If you lived on the south side of Indianapolis, Indiana during the mid 1960’s, you knew the Fox Skating Rink was the place to hang out at on Saturday nights. The rink opened for skating at 6:00 pm and the sock hop started at 9:00.
It was there at Fox’s that I first met Judy Stahl. I was 15 and she was 14. The first thing I noticed about her was the way she always had a smile on her face no matter what was going on around her. She was one of those kids at the rink that everybody liked, and I don’t think she had an enemy anywhere on earth. She always had a kind word for everyone.
I asked her if she wanted to skate, and she smiled as she answered, “Sure.” We held hands and skated our first trip around the rink, but it wouldn’t be our last.
As we made our way along the crowded floor, we chatted about mutual friends and school. Turned out we both went to Manual High School where she was a freshman and I a sophomore. Every Saturday afterwards would find us holding hands and skating from six until nine and then dancing at the hop until closing at ten. Slow dances were the best, of course, since we could hold each other close and kiss without getting caught.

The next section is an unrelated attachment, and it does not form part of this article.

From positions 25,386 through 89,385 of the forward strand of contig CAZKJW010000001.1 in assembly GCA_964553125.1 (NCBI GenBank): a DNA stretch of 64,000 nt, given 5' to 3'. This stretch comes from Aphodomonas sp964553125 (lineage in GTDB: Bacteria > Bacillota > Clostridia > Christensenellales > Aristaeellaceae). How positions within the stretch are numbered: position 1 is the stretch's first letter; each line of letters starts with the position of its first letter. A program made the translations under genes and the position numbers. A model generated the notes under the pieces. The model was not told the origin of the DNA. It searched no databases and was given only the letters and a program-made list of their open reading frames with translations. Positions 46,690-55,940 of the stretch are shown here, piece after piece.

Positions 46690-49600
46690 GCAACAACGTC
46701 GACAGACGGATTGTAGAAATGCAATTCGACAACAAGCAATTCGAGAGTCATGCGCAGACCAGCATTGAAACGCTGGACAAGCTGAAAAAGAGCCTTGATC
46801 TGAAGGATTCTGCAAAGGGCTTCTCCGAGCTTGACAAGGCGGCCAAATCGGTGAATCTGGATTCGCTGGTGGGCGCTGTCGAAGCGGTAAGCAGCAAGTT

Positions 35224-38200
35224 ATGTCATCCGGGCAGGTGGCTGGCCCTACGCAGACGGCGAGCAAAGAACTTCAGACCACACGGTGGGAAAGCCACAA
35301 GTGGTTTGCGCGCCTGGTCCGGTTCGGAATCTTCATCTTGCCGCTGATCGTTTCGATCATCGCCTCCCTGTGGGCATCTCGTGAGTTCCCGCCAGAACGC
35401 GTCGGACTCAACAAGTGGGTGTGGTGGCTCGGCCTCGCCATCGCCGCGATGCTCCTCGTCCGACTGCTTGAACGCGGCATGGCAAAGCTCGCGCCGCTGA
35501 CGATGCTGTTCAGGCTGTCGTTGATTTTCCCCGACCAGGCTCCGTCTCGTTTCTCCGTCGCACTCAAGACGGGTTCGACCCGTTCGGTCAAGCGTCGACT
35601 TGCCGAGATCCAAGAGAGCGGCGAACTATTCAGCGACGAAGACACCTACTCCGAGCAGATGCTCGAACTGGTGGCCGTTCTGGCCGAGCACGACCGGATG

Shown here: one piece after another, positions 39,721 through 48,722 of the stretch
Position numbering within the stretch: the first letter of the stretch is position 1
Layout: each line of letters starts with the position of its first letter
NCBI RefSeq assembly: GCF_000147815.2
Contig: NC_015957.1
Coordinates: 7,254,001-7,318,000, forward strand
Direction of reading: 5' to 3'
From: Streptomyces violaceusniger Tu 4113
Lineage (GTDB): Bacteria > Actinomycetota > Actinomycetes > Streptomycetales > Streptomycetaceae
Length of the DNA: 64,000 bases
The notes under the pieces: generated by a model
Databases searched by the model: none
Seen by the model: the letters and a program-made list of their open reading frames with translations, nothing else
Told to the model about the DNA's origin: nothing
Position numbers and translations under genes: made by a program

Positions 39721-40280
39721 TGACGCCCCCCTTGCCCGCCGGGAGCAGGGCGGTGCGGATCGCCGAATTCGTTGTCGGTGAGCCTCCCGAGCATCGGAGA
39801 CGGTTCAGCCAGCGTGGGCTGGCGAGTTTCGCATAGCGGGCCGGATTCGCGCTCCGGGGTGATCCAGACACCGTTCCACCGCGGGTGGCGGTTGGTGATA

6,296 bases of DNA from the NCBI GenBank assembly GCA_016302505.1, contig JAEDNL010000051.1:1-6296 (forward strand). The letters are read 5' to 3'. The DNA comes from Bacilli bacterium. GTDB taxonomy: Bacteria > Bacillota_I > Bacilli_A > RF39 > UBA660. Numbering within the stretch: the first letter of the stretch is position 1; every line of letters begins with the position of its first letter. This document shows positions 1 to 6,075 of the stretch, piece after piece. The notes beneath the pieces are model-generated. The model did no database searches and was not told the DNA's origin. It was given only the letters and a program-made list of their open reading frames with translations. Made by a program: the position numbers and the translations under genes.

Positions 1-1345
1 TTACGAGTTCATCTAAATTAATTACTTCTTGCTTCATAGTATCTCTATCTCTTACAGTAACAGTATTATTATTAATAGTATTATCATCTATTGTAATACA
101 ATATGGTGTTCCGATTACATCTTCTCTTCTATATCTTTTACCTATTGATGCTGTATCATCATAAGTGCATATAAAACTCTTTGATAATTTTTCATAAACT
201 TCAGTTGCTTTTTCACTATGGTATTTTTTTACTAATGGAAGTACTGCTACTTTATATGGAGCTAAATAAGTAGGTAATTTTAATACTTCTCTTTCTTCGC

It didn’t long for Judy and me to start going steady. We made a cute couple. We would try our very best to dress the same as was the custom those days. “Bleeding Madras” shirts were the rage, as were shirts with small checkered patterns. With our “steady shirts,” blue jeans and tennis shoes, we were part of the in-crowd.
Judy’s older brother Ricky and I were classmates but knew each other only casually. She also had two little sisters, one named Robin – the family called her “Bird” – and the youngest sister, Kim Yoon Ai, who was adopted from South Korea. They all lived with their parents, Mary and Alfred. Mary worked as a nurse and Alfred drove a delivery truck. The family lived in a modest ranch-style house on East Werges Street just a few blocks from Fox’s, and I would walk Judy home after skating as well as after school.